Luke Williams had it all, but when he quits his high-salary tech job in Silicon Valley in a blaze of burnout and moves back to Napa to help a friend, he realizes he doesn’t want to tell the world–or his mom–why he’s now working at a winery. His mom loves bragging about her successful son–how can he admit that the job she’s so proud of broke him? Luke has no idea what is next for him, but one thing is certain: he wants more from the incredibly smart and sexy woman he hooked up with–even after he learns she’s his new boss. But even if they can find a way to be together that wouldn’t be an ethical nightmare, would such a successful woman really want a tech-world dropout?

Set against a lush backdrop of Napa Valley wine country, nothing goes to your head as fast as a taste of love–even if it means changing all your plans.

Review: Drunk on Love is a contemporary romance novel that places in Napa Valley. This book explores the winery business, finding your identity, burn out, and joy. I love that each of her books focus on a certain place in California and was excited that this one takes place in Napa. Overall, I found this to be a decent read. I loved that it was a lighthearted, quick, and easy read. This was one of those instances where I loved the backdrop more than the characters. The characters were fine individually, but I was craving more depth and chemistry between the main characters. In terms of the narration, the day narration was done well and kept me engaged with the story. If you’re a fan of Jasmine Guillory’s previous books, you may enjoy this one.

Review: Well Traveled

Well Traveled by Jen DeLuca
Publisher: Berkley
Pub Date: 12/6/2022

Thank you to Berkley for the free advanced copy on NetGalley in exchange for my honest review. 

Rating: ⭐️⭐️⭐️⭐️

GoodReads Synopsis: A high-powered attorney from a success-oriented family, Louisa “Lulu” Malone lives to work, and everything seems to be going right, until the day she realizes it’s all wrong. Lulu’s cousin Mitch introduced her to the world of Renaissance Faires, and when she spies one at a time just when she needs an escape, she leaps into the welcoming environment of turkey legs, taverns, and tarot readers. The only drawback? Dex MacLean: a guitarist with a killer smile, the Casanova of the Faire… and her traveling companion for the summer.

Dex has never had to work for much in his life, and why should he? Touring with his brothers as The Dueling Kilts is going great, and he always finds a woman at every Faire. But when Lulu proves indifferent to his many plaid charms and a shake-up threatens the fate of the band, Dex must confront something he never has before: his future.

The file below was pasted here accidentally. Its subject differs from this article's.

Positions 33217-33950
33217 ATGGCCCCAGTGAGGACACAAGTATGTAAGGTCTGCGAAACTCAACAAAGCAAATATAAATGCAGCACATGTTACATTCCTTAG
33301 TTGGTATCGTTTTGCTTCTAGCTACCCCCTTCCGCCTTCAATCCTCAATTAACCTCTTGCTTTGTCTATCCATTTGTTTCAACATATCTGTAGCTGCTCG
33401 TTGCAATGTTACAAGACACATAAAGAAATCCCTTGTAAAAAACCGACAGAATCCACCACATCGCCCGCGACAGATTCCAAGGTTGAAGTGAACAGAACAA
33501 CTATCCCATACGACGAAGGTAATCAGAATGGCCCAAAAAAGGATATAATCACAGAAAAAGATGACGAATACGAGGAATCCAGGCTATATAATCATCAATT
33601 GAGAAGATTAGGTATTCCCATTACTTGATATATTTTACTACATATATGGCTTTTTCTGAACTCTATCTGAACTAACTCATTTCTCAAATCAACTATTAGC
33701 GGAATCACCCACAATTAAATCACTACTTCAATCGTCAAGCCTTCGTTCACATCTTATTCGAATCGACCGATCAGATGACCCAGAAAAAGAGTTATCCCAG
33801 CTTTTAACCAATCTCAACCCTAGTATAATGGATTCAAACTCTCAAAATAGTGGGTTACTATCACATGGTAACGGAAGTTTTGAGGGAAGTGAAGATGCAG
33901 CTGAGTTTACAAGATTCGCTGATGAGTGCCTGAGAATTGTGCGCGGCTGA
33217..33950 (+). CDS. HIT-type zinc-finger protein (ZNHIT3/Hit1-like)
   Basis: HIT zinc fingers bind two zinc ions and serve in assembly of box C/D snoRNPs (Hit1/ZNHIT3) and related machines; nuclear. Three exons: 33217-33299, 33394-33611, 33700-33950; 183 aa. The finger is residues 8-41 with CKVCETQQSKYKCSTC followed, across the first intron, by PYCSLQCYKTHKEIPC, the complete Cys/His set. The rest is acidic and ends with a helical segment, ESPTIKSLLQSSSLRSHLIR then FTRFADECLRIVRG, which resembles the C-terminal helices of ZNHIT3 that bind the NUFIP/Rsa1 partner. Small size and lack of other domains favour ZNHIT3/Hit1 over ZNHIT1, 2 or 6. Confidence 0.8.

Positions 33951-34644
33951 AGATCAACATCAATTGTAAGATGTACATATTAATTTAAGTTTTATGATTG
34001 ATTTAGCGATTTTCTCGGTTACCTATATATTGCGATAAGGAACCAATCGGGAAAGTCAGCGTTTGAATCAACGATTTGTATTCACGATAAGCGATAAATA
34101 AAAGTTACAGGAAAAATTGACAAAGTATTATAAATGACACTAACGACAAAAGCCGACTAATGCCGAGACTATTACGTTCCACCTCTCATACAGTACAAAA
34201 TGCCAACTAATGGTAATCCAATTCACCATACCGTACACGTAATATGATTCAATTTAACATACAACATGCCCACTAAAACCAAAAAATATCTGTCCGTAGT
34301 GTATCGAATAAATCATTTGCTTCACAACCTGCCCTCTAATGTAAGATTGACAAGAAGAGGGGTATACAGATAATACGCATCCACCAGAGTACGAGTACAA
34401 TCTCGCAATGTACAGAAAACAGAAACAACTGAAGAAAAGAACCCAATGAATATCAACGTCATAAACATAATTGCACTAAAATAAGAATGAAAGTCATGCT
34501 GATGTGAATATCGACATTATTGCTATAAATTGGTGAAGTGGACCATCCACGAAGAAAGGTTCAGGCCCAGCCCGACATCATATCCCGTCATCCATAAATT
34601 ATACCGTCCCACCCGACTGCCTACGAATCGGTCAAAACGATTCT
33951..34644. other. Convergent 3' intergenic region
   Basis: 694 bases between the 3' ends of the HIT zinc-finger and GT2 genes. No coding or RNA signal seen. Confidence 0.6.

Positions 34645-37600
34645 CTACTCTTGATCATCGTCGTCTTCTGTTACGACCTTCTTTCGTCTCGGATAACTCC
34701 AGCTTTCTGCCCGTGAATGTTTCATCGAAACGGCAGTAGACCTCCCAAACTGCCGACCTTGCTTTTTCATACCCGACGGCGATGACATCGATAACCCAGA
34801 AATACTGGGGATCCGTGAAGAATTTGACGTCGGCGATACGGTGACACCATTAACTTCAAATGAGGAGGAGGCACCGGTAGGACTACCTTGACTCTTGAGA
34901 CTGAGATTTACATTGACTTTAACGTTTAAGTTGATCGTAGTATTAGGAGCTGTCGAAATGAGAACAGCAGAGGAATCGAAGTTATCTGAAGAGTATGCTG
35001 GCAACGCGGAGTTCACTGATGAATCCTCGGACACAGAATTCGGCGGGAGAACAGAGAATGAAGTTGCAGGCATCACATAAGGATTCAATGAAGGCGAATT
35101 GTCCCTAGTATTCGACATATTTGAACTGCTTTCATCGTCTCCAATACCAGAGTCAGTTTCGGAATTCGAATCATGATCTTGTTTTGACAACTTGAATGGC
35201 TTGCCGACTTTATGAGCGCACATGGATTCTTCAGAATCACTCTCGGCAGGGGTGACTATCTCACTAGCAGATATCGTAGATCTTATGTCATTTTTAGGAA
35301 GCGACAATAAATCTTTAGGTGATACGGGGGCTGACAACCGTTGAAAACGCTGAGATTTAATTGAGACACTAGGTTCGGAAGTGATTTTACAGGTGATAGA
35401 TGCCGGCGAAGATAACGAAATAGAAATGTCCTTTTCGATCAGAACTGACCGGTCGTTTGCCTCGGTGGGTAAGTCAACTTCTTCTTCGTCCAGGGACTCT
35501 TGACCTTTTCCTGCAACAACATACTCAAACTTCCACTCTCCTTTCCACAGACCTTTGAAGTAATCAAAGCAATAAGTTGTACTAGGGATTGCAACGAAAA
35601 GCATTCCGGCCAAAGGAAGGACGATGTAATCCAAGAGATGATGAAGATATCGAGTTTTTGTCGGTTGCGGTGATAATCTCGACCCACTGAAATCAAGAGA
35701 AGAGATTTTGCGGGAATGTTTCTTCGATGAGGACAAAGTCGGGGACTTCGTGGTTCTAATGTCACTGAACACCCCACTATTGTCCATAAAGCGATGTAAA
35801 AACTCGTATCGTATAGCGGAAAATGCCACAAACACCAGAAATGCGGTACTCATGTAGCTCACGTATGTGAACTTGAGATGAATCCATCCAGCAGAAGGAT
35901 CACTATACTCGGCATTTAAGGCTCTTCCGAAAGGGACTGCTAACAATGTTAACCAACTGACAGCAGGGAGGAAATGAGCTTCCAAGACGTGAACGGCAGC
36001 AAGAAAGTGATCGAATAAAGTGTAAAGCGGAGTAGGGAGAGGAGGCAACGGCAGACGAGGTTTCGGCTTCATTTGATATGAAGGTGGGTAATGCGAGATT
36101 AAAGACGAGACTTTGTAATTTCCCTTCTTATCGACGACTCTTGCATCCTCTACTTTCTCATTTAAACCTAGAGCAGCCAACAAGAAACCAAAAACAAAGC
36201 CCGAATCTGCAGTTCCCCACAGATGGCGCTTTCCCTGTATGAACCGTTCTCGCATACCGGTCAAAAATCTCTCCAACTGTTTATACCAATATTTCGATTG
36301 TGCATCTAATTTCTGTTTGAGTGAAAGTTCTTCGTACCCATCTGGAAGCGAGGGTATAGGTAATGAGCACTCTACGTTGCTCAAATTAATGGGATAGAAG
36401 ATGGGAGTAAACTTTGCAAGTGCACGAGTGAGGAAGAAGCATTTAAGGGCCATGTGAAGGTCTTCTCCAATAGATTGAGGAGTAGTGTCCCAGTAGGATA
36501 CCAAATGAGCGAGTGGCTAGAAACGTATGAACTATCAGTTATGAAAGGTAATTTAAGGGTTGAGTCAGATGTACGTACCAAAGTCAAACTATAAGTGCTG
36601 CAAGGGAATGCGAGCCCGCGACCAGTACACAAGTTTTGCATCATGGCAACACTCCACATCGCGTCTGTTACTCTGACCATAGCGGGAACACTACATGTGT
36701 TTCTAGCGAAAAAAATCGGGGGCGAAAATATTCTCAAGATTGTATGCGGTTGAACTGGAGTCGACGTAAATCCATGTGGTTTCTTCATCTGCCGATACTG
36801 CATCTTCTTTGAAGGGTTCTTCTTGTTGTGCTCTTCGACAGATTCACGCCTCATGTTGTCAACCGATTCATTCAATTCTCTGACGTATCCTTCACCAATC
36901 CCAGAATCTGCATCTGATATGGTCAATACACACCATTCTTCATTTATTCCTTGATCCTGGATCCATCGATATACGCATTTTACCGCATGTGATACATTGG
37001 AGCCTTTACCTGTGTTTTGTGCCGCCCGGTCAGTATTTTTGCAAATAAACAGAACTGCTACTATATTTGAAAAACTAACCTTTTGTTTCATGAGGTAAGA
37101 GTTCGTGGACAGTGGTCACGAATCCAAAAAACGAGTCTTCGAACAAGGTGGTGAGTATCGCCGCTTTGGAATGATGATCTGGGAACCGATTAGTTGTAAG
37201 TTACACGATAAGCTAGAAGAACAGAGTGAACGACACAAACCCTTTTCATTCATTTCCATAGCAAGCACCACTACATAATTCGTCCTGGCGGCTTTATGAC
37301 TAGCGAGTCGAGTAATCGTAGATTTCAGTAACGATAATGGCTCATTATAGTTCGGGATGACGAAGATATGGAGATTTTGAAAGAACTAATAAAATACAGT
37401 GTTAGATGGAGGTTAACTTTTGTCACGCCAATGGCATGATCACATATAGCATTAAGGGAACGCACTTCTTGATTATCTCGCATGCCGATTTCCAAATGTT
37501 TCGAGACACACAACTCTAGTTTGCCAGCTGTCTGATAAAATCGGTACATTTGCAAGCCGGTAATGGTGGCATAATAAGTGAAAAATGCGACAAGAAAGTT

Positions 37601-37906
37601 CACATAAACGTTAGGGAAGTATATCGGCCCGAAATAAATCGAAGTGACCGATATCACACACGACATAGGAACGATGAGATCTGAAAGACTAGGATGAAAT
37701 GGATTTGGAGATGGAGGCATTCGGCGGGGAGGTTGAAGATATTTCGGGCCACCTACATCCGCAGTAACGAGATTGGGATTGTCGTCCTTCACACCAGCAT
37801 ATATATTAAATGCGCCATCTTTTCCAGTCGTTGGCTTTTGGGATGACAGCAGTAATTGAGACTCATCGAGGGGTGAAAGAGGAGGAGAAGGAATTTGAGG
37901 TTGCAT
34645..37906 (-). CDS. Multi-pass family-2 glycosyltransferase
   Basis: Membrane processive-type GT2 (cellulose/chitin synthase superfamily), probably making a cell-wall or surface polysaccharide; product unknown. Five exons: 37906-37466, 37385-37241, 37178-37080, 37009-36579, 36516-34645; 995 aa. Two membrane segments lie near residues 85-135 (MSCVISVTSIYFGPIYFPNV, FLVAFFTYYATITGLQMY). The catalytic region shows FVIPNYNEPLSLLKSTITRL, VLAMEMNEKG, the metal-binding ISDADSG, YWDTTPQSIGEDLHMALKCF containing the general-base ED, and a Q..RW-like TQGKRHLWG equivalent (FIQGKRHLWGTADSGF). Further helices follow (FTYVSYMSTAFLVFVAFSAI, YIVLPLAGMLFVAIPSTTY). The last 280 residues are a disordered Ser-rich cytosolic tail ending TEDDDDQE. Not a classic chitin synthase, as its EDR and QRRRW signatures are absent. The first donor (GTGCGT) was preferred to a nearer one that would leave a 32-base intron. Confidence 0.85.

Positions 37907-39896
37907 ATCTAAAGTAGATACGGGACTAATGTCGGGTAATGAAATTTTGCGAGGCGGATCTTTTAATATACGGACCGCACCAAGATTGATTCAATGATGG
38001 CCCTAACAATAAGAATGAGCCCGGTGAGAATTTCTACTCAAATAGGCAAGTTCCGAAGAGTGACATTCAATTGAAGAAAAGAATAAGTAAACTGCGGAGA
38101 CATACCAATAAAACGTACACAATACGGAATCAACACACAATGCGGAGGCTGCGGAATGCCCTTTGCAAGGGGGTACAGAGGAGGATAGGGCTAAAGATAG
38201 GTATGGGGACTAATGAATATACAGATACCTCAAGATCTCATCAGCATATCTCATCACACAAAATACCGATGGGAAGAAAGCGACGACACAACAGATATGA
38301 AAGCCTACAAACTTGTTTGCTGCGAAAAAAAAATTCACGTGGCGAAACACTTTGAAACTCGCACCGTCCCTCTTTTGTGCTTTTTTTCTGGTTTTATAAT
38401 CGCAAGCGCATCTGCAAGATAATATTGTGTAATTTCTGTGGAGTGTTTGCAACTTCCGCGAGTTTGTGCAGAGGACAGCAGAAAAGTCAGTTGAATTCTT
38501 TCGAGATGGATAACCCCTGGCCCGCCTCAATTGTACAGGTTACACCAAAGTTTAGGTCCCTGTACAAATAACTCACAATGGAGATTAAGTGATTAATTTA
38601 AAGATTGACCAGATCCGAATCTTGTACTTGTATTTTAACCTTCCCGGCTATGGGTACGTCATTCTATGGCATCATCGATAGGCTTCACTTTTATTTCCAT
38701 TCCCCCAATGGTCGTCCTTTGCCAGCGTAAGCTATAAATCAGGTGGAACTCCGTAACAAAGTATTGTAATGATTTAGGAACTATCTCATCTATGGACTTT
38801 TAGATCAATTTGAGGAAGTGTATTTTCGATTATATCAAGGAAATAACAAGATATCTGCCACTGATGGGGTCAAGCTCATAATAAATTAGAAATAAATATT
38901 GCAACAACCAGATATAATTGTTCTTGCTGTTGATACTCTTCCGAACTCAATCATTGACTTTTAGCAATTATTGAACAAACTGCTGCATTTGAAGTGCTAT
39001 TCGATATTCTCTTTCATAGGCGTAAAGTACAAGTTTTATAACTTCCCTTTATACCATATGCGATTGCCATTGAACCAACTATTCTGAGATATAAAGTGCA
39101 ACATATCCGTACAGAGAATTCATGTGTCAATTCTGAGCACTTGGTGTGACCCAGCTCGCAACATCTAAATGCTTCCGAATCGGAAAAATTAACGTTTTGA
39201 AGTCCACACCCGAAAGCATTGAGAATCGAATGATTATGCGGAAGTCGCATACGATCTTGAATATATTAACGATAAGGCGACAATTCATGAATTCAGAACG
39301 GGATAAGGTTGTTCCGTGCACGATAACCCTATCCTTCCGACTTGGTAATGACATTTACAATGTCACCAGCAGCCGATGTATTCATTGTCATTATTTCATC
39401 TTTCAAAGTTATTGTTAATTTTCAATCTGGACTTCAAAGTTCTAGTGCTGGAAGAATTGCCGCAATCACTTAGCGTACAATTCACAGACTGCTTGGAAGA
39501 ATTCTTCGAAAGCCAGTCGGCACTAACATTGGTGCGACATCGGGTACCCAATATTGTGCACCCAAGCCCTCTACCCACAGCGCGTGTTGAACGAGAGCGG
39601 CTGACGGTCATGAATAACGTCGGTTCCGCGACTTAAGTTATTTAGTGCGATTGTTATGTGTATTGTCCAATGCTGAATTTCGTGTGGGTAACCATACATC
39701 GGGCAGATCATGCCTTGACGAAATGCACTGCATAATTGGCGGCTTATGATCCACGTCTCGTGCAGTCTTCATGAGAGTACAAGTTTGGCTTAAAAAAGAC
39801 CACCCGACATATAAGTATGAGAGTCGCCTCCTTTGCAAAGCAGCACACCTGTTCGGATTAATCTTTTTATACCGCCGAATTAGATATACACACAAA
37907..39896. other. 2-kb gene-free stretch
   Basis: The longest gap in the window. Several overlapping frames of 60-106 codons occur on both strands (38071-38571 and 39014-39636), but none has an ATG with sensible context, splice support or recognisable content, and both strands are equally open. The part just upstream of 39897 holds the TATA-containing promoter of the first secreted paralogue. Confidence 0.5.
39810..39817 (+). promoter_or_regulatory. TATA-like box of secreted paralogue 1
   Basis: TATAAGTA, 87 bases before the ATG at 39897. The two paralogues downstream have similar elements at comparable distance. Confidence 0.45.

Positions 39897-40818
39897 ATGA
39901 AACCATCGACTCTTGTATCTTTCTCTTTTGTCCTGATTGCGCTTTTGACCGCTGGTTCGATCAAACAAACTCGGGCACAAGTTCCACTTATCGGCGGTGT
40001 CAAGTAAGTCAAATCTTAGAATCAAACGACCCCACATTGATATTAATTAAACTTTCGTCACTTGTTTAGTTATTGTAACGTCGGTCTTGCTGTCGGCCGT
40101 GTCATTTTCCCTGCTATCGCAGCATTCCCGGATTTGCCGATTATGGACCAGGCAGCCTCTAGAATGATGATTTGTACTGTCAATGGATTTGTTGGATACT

Forced to spend days and nights together on the road, Lulu’s interest in the kilted bad boy grows as he shows her a side of himself no one else has seen. The stresses of her old lifestyle fade away as she learns to trust her intuition and follow her heart instead of her head. But when her time on the road is over, will Lulu go with her gut, or are she and Dex destined for separate paths?

Review: Well Traveled is the fourth book in the Well Met series that features Lulu (Mitch’s cousin) and Dex (guitarist and singer of The Dueling Kilts). This isn’t a stand alone book as it does refer to what happened in Well Played (second book) and Well Matched (third book). Overall, I enjoyed this one! I really loved the growth and transformation we see in Lulu throughout the story. I love how we see how vulnerable she is and that the author discusses about Lulu’s burnout, finding her purpose, and finding joy in small things. I also loved that we got to reconnect with characters from previous books as well. I loved how supportive Mitch, Stacey, and April were of Lulu. The only two parts that didn’t really work for me was the main male character and digital detox. The author shows how much Dex has grown from the story and I’m glad they touched upon what happened in Well Played, but I wanted a bit more to make him a multidimensional character. As for the digital detox, I could understand someone who was on their phone and laptop all the time doing a digital detox for like a week, but two months without seemed a bit unrealistic to me. Despite those two parts, I found it to be an entertaining read though it’s not my favorite in the series. I’m really hoping that the author does a story or a novella about Caitlin (April’s daughter). I’d recommend picking this one up if you love the Well Met series!